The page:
Shotgun Review

From New York: Buckyball

By Brent Foster Jones January 15, 2013

In the late 1990s, having worked at philanthropist Paul Allen’s futurist and utopian Interval Research in Palo Alto, Leo Villareal made his first light work at Burning Man. Using a handful of strobes, he scripted basic computer code and mounted the object on the roof of his mobile home. At night, the pulsing work would signal to him in the vast darkness from a distance. Nearly twenty years later, the festival’s visual culture and communal gifting ethos appears imbued in his electroluminescent sculptures and installations that activate public spaces and architecture like civic gestures.

Villareal has been aligned with the pioneering 1960s and ’70s Light and Space artists of California. Akin to the late Dan Flavin, he fits his glowing site-specific art onto architecture, such as in Multiverse (2008), an enveloping two-hundred-foot long corridor of randomized white light in the National Gallery of Art in Washington, D.C. And like James Turrell, he uses light as a material or thing to stir, as with The Bay Lights, an ethereal and rhythmic San Francisco Bay Bridge installation scheduled to launch in March 2013.

However, Villareal does not, as critic Claire Bishop argues of Turrell, “suspend time and orphan us from the world.”1 His triggering, controlled works neither engulf nor disorient. Instead, they arouse.

Buckyball (2012), mysteriously hovering above viewers in Madison Square Park in New York this winter, evinces his humanity and depth of knowledge of mathematical and scientific models. Based on Buckminster Fuller’s “Fullerene,” a carbon molecule resembling the researcher’s geodesic dome (and a recurring motif at Burning Man), Villareal has lined two sleek, metal spheres, nested inside one another, with 180 LED tubes capable of millions of colors. Specialized outdoor sofas cradle and tilt viewers up, allowing for an intimate, hypnotic gaze.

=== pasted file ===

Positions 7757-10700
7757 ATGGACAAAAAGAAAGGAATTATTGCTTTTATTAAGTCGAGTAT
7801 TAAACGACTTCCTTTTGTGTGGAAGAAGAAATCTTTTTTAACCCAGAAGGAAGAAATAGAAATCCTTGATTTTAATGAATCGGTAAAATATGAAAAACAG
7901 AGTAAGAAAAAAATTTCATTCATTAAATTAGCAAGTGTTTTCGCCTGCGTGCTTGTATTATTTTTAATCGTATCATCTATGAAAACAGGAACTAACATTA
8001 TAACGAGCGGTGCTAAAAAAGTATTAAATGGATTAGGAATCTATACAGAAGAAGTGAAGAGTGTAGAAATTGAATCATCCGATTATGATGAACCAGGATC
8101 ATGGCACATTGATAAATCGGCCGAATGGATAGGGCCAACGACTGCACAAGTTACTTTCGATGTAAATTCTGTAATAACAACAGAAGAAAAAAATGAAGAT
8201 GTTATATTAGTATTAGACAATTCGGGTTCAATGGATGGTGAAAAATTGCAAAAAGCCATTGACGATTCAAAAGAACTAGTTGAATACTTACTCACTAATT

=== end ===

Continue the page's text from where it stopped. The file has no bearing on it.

Leo Villareal. Buckyball, 2012; LEDs, custom software, electrical hardware, metal armature, sculptural base; 360 x 240 x 240 in; installation view, Madison Square Park. Courtesy of Madison Square Park Conservatory. Photo: James Ewing.

Mercurial and playful, the work excels after dusk. Abstractions in futuristic hues gently sluice through the armature’s veins. Patterns seem to take hold then disintegrate. Sometimes, the entire sculpture darkens, as if wiped out (the effect is thrilling); then, slowly, a single metal limb will aglow and, segment by segment, the work rebirths in an unfolding, organic reveal. Villareal understands the way humans are attracted to patterns and light, and he has likened his art to looking into the flames of a fire. Buckyball is alive.

Villareal is a craftsman and a technologist. He hand codes his pleasing sequences, scripting rules and conditions, then elegantly buries complex circuitry beneath highly finished surfaces. He has suggested his planned abstractions demonstrate behaviors. They are like living beings sent back from the future: hardwired but ready for contact.

Buckyball is on view at Madison Square Park, in New York City, through February 15, 2013.


Brent Foster Jones lives in New York and previously taught at California College of the Arts. He recently wrote about photographer Todd Hido.



1. Claire Bishop, Installation Art (New York; Routledge, 2005), 85.

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